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Respiratory PPE for Surgeons and Medical Professionals

Healthcare personnel and medical professionals are frequently exposed to airborne particles, viruses and bacteria when working in a clinical environment.  From conducting medical procedures to contact with the public, medical personnel are at risk of exposure to viruses, bacteria, and illness.

One of the best ways to protect against large-particle droplets, splashes and sprays that may contain harmful bacteria and viruses is by using personal protective equipment (PPE), including surgical face masks and surgical respirators.

Donning Surgical Mask

What's the difference between surgical masks and surgical respirators?

Surgical face masks and surgical respirators are two different types of personal protective equipment (PPE) that are typically used in healthcare, hospital, and clinical settings.

Surgical masks and medical procedure masks are designed to act as a physical barrier to block large-particle droplets, splashes or sprays of body fluids that may contain viruses or bacteria. Surgical face masks also provide source control by helping to reduce exposure to the wearer's respiratory secretions, saliva, and body fluids. These face masks are typically made of three layers of breathable materials and have ear loops to secure the mask in place over the nose and mouth. Surgical masks are loose-fitting and are not designed to provide a tight seal around the face.

Alternatively, surgical respirators are designed to protect the wearer from airborne particles, including viruses and bacteria. They're also known as particulate respirators or N95 respirators. Surgical respirators are made of multiple layers of lightweight materials and have a tight seal around the face to prevent small particles from entering through gaps. Respirator masks are designed for use in clinical and healthcare settings that conduct fit-checking procedures.

Surgical Respirator

In Australia, both these types of masks are considered medical devices, which means they must be manufactured in accordance with the relevant Australian and international standards. As such, these masks are designed to meet the performance requirements specified by the relevant standards. For example, respirator masks must meet the particulate filtration efficiency (PFE), bacterial filtration efficiency (BFE), blood splash resistance and facial fit standards.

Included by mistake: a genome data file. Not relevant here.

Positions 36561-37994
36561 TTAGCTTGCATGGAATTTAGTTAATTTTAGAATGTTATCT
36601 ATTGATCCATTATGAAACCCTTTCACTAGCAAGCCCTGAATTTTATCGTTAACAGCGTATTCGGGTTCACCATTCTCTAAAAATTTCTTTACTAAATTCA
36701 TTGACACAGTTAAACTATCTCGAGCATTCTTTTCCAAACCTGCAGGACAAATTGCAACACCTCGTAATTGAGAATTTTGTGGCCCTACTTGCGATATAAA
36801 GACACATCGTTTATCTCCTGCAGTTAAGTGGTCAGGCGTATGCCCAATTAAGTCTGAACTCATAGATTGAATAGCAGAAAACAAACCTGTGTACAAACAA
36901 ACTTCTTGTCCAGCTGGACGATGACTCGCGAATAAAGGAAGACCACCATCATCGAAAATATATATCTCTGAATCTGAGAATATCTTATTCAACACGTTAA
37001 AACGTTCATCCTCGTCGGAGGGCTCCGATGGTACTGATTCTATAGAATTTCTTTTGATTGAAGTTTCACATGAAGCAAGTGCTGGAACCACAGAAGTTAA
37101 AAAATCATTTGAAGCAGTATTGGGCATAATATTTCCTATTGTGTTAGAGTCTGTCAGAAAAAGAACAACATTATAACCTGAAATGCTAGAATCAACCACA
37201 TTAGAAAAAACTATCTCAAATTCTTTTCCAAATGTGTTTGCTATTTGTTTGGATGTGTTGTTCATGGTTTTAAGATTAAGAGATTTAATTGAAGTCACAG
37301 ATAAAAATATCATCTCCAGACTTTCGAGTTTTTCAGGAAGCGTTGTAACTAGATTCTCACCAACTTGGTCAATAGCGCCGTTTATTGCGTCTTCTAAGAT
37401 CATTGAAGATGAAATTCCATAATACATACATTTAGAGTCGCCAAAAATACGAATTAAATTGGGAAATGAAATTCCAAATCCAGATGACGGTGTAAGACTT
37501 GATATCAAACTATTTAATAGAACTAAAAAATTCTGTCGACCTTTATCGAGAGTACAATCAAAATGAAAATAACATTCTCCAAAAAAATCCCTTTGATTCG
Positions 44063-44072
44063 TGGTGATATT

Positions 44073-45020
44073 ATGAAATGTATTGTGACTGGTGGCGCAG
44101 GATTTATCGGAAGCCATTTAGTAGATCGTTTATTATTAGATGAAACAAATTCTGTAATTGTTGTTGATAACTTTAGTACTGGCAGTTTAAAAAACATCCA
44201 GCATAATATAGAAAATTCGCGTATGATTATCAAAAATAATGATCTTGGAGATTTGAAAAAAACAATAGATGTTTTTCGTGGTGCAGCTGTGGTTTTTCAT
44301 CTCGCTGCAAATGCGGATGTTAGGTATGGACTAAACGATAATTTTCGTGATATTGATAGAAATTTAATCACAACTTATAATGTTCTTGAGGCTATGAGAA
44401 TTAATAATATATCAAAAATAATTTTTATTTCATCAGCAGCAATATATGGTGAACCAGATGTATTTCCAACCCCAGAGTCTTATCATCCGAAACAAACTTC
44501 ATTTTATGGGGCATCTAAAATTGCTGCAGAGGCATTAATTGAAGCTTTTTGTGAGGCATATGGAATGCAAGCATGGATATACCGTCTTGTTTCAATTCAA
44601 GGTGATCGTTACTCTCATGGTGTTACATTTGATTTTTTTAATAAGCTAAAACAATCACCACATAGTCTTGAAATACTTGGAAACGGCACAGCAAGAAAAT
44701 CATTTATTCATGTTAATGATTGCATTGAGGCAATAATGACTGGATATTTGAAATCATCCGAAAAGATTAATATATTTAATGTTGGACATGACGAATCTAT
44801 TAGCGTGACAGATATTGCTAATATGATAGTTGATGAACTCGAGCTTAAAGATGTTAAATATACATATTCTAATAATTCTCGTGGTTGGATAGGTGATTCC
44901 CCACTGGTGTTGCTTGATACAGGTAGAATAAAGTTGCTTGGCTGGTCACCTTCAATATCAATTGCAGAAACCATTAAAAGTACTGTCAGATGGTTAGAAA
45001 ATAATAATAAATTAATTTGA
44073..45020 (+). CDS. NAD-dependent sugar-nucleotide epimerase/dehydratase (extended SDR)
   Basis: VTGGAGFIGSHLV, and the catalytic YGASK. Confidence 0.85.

Both surgical masks and respirators are disposable devices and while they're designed for use in a medical environment, these devices offer different levels of protection.

What role do surgical respirators play in a hospital?

Surgical respirators, like D95 P2 Respirators, N95 Surgical Respirator Masks and Tri-Panel Surgical Respirator Masks , play a crucial role in hospitals and healthcare settings. Designed to protect healthcare workers from airborne particles and infectious agents, respirators provide a higher level of protection than surgical face masks or medical masks.

In a hospital setting, surgical respirators are used by healthcare workers who are performing procedures or coming into close contact with patients or members of the public who are known or suspected to have a contagious disease that spreads through the air, such as tuberculosis, influenza, or COVID-19. They are also used during procedures that generate aerosols, such as intubation or bronchoscopy.

Overall, surgical respirators are an essential component of PPE in hospitals and healthcare settings as they help protect healthcare workers from infectious diseases, viruses, and bacteria. They also help to reduce the risk of transmission to other patients and staff.

What to do if your medical face mask is damaged

Whether you're wearing a surgical mask, medical mask, or a respirator, they are all considered a disposable device. It's recommended that surgical face masks and respirators are replaced every four hours or as soon as they become dirty, damp, or damaged. When breathing through your face mask becomes difficult, then it's also worth disposing of it and replacing it with a new, clean mask.

Wearing a damaged surgical mask or respirator puts the wearer at increased of risk of encountering infectious airborne particles, bacteria, and viruses. So, to ensure that your face mask provides the best level of protection, make sure that it's fully intact and fits comfortably across your mouth and nose.

Before and after handling your surgical mask or respirator it's essential to wash your hands thoroughly with soap and water for at least 20 seconds or use an alcohol-based hand sanitiser. To remove the damaged mask, make sure you follow the manufacturer's instructions for use. If your workplace conducts fit checking procedures, be sure to refer to your appropriate respirator fit test procedure.

From hospitals and dental surgeries to healthcare settings and clinical environments, Detmold Medical stocks a comprehensive range of medical devices, including surgical face masks, medical procedure masks and respirators. Learn more about our face masks or shop online.

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